I believe that the two great movements of the last fifty years - civil rights and the ending of the Viet Nam war - emanated from grass roots movements. In south Florida, where I live a "new life style" since I left active practice, I have organized and worked with every type of grass roots organization to combat RATIONED CARE. As past president of a B'nai B'rith unity in Palm Beach I have enlisted the cooperation of the local medical societies, Floridians for Health Care, AARP, clergy and every group that is concerned about profit forces driving health care. We are part of picket lines and protests that capture media interest. Professionals MUST join grass roots organizations. We must point out the "cherry picking" that is at work - keep the healthy and drive out the seriously ill as well as the chronically ill. As mental health professionals we MUST stress the total invasion of privacy by insurance companies. We MUST stress that as professionals and clinicians we accept the responsibility for those people who come for our professional services.

Observe how outraged people became when they read about drive-through mastectomies. There is a time for long term care, a time for short term intervention, a time for medicating, a time for listening but there is NO TIME for insurance companies to dictate to us what we shall do.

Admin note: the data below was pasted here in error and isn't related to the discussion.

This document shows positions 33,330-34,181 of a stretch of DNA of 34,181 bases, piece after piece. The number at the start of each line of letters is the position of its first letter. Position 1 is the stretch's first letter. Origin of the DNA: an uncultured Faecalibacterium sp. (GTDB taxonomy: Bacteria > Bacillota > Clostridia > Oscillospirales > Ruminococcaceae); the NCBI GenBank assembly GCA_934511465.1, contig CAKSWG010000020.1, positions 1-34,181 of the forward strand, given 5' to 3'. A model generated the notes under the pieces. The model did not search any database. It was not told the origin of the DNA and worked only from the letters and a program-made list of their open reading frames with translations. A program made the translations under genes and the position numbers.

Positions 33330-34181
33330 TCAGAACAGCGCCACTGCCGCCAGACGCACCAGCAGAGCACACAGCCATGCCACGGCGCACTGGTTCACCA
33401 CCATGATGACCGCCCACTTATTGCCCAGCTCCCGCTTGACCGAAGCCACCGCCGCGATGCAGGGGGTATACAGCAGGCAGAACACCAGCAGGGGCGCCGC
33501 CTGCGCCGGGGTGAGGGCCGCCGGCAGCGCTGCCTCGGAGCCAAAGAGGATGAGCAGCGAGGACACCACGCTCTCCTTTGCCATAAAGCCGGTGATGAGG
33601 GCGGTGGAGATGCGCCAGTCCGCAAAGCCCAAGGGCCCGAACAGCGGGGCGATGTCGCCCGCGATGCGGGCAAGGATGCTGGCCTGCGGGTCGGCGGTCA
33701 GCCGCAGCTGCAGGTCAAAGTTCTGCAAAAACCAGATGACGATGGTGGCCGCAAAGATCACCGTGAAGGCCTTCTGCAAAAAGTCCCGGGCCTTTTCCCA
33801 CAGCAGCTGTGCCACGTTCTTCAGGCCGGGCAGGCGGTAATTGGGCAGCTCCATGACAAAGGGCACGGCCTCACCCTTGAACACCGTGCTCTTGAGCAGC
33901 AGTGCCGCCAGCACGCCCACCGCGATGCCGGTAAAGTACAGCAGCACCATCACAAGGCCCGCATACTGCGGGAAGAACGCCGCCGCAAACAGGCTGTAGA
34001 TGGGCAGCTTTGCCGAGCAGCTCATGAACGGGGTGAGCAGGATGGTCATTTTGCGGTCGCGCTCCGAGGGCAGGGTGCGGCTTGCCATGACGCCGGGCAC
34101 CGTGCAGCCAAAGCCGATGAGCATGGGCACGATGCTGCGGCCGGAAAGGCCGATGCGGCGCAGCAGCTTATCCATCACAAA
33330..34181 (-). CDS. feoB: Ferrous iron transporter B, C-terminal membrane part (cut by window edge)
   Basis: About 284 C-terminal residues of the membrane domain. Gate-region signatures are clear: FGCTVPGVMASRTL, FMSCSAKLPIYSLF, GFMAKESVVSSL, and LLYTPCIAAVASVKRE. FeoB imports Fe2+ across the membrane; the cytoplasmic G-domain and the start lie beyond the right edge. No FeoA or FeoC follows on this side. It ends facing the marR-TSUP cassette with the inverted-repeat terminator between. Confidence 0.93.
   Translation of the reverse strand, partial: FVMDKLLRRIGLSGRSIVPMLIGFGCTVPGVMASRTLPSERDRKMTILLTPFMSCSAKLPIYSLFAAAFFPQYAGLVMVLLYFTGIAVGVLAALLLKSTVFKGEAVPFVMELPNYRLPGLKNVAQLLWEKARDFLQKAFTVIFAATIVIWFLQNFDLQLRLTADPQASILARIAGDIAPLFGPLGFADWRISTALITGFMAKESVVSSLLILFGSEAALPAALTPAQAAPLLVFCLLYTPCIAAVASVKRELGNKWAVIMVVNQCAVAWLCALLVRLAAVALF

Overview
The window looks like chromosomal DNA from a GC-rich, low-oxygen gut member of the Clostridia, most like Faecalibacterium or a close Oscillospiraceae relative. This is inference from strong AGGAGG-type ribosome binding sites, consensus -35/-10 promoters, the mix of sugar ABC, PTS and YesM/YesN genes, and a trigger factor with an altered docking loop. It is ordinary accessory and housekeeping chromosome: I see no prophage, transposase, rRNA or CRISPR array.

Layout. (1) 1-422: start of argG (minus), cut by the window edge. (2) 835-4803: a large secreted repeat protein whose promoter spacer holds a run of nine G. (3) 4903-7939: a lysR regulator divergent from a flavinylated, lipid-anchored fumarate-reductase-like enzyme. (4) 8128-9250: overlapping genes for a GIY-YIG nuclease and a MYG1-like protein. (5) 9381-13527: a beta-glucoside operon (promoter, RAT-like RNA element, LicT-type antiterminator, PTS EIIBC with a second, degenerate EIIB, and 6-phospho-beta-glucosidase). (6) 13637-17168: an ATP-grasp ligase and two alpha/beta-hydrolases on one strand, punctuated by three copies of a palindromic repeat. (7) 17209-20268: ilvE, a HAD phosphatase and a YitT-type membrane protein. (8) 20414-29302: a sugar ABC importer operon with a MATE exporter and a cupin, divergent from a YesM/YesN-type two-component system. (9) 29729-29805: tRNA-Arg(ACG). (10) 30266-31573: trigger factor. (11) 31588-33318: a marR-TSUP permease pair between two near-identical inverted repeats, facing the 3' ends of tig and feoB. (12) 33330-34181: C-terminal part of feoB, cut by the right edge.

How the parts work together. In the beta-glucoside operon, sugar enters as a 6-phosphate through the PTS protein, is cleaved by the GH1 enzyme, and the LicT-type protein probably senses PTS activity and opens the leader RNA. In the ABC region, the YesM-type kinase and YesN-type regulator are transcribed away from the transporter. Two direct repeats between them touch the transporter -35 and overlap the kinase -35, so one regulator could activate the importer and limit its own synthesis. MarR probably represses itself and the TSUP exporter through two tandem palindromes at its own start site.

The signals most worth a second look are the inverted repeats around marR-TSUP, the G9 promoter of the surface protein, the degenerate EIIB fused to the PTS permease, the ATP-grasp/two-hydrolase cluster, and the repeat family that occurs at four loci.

Insurance companies are motivated by profit. Repeat it over and over; Profit is not part of health care.

We MUST stress that we are the people who work with those who come to us for our professional service and WE are not interested in stocks, stock options, bonuses or the varieties of greed that have entered health care. Wear a button that says: QUALITY PATIENT CARE. When people question you, tell them what it is all about.

Tell people about RATIONED CARE and how it is moving us all to mediocrity in health care. Meet with the clergy in your community. We have many clergy in Palm Beach County who have signed a statement which we are ready to publish in which they express concern and dismay about profit as the driving force in health care. Encourage the clergy to speak about it from the pulpit. But above, all, stimulate, organize and join grass roots organizations. They want our help and are eager to have our input. Remind them of Ghandi's statement: There is enough for need but never enough for greed.

Max Rosenbaum, Ph.D.
Palm Beach, FL

Jeff McKee
Saturday, April 25, 1998